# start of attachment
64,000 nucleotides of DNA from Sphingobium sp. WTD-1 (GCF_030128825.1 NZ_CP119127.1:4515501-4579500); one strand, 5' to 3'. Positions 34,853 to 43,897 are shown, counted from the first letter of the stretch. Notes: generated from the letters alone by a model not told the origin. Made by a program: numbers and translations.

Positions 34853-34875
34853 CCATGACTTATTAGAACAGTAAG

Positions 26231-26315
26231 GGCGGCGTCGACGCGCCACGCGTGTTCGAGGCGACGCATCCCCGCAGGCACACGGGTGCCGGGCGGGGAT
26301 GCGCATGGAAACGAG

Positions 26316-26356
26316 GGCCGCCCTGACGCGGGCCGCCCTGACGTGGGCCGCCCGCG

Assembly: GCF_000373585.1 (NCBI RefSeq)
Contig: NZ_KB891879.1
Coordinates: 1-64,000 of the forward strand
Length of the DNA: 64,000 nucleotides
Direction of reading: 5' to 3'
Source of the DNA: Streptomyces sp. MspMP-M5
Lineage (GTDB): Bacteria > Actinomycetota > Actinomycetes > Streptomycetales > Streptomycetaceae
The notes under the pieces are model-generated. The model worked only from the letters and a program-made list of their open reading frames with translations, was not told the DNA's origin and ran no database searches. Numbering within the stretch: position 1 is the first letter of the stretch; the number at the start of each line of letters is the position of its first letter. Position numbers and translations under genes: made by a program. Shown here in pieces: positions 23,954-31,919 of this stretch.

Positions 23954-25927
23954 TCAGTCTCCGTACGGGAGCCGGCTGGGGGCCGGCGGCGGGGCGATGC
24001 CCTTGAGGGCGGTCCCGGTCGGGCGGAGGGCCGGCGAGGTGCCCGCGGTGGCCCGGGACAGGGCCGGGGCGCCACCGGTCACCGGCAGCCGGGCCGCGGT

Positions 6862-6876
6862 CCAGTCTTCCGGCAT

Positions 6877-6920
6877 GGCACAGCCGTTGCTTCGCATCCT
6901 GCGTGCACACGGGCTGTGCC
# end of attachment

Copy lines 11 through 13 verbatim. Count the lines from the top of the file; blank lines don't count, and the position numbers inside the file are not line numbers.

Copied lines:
Coordinates: 1-64,000 of the forward strand
Length of the DNA: 64,000 nucleotides
Direction of reading: 5' to 3'